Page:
Bathurst Observatory Research Facility

Ph: 02 6337 3988 | Email Enquires:

  • Heavy rain has meant digging through the archives again. But below is the Pleiades, imaged late last year. If you are down under, look for them as a hazy patch of stars low in the north east not long after dark. Most people with good eyesight can count 6 or 7 stars in this group. The image shows what they look like with the research telescope!
  • With the big research scope decommissioned ready for its move, I thought I would dig through my image archives. This is barred spiral galaxy NGC1300.  I actually imaged this a year ago. Thank you to those offering help to relocate the observatory. During the move phase, I will offer a few more posts of things to go outside and see yourself, a few archived images and photos of broader areas of the sky.  So in short, I will keep on posting!
  • Sorry for not posting anything in a few days. I had been away this week and though I did image the International Space Station on Monday the 13th (below image), I haven't had time to do more. If the storms continue, maybe I will image lightning tonight. I will also get more planning and pegging out done at the new site over the weekend. Hopefully soon things will progress at the new site!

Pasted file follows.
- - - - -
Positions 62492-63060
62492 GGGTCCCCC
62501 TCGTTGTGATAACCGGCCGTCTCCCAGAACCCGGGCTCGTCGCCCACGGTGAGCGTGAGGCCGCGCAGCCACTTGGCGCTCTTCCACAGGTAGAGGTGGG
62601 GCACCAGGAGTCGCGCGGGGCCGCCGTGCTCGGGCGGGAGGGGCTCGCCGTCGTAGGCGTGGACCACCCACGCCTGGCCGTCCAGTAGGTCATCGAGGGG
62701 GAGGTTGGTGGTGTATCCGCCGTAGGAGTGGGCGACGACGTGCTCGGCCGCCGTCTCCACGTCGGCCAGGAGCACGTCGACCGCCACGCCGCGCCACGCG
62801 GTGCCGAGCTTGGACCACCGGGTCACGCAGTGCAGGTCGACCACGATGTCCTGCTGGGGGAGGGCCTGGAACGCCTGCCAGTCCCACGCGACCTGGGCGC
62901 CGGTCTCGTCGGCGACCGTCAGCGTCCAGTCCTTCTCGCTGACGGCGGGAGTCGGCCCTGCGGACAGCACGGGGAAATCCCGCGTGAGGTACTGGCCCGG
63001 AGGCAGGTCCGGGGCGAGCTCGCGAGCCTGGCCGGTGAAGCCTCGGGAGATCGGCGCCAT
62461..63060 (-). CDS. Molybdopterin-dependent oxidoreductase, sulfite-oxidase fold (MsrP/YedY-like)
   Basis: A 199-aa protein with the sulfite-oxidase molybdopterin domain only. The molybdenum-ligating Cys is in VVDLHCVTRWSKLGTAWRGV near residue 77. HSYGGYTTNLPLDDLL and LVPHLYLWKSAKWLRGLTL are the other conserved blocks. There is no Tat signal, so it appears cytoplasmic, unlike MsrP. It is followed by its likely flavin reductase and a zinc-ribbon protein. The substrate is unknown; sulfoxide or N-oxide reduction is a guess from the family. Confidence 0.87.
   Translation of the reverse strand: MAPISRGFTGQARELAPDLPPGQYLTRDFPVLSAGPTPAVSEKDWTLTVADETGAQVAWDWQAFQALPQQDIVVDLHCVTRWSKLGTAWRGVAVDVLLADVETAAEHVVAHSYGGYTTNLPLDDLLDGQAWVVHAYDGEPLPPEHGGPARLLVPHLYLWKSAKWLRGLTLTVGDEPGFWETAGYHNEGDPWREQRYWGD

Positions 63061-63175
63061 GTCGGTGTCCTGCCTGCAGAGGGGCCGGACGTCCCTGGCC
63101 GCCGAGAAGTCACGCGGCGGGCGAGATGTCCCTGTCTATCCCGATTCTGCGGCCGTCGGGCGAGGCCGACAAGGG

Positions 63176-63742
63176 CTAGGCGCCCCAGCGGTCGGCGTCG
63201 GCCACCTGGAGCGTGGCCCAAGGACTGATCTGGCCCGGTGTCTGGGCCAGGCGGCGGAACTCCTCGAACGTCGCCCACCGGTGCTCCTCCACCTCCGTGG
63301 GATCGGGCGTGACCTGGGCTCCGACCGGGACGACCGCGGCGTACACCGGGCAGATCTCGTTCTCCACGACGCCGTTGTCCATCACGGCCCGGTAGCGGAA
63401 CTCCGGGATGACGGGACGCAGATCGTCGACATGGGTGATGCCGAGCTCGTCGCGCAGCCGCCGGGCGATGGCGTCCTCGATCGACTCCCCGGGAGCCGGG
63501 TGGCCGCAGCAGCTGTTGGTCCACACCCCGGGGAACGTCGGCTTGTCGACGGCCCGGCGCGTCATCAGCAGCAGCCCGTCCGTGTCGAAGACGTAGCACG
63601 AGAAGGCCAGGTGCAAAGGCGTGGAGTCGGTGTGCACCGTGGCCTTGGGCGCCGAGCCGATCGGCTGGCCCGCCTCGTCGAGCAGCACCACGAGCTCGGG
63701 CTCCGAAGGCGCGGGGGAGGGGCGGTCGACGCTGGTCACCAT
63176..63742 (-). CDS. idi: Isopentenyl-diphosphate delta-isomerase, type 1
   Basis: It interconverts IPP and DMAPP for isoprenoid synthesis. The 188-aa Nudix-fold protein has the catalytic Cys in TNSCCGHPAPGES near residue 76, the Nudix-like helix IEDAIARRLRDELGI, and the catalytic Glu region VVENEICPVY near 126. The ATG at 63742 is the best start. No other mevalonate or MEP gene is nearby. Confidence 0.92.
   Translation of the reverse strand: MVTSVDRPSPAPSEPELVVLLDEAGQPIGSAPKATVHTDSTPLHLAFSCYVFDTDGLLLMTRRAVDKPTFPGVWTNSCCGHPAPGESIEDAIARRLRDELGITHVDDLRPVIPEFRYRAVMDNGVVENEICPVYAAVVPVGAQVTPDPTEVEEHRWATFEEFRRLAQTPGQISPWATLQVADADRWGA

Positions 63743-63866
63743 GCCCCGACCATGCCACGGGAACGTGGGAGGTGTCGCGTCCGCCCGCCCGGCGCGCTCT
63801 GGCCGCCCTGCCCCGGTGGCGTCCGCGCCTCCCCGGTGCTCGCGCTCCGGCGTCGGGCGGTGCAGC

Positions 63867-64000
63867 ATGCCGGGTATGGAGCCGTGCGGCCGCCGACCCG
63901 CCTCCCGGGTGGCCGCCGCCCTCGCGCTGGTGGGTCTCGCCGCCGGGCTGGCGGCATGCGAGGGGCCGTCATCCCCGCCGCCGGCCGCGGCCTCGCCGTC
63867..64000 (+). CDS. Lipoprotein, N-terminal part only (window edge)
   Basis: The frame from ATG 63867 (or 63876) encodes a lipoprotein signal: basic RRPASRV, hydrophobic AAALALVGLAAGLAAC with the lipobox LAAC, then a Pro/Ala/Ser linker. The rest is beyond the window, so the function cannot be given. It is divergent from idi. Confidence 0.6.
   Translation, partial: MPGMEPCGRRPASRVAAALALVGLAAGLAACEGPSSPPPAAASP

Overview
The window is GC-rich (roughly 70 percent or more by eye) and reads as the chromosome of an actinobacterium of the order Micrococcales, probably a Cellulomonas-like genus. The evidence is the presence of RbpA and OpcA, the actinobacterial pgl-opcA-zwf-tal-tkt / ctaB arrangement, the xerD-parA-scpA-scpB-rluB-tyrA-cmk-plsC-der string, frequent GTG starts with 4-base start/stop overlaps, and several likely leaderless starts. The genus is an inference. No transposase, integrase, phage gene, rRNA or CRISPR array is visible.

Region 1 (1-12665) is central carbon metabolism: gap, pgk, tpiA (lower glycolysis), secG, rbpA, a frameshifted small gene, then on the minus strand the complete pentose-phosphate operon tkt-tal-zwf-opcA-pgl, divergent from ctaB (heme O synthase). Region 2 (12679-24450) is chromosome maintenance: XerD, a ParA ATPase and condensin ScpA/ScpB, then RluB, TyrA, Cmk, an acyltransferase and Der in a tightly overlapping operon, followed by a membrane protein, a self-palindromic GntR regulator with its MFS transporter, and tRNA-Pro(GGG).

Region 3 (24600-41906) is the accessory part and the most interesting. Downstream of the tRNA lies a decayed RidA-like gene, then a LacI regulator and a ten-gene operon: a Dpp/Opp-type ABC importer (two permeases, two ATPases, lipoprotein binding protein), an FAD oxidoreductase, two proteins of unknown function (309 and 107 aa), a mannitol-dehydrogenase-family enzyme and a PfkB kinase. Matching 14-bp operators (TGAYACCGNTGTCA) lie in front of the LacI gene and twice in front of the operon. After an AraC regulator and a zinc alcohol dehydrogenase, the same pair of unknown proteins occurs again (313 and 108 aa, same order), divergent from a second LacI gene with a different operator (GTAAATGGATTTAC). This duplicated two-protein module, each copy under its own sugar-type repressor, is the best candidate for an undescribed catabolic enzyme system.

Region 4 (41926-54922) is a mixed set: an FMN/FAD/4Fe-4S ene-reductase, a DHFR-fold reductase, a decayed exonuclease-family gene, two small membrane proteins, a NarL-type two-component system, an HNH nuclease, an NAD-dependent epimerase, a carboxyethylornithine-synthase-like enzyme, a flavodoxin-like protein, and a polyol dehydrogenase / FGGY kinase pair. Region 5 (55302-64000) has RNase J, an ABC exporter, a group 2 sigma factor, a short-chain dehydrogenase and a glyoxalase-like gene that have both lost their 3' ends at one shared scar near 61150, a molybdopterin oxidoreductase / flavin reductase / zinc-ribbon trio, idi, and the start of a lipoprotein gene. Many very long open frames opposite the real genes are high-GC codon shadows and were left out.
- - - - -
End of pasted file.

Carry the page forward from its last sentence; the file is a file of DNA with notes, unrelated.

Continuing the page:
• The Sculptor Galaxy NGC 253. As you may notice, a favourite of mine. I imaged this a few weeks ago while getting the observatory ready for its move. Progress is much slower than planned for the relocation. It is now early 2018 before tours will happen again. As we have to fund the move ourselves (no grants or sponsorships have been offered) I am already making a few cut backs to the plans for the new site. The major cost (worry) is the shed to house the museum.
  • The International Space Station made a nice pass over our region on the evening of the 23rd of October. Using a lot of magnification, I was able to image it (at a distance of  475km)
  • These four galaxies are known as the Grus Quartet. They are about 55 million light years away. The observatory move is progressing slowly, actually much slower than I thought!
  • Old school imaging (kind of). Taken with a very cheap 80mm F5 refracting telescope, on a basic motor driven mount, no computers driving the mount or camera, no automatic guiding. It shows what you can do with basic equipment. The galaxy is M31, the Andromeda Galaxy. From Australia it is very low down in the northern sky.
  • Well it is now officially ours. This is the view of the proposed site of the observatory (we are going to keep but move the sheds). Sometime (soonish) we hope to host a BBQ for all our nearby neighbours at Billywillinga! Thank you to all those that have welcomed us to the area!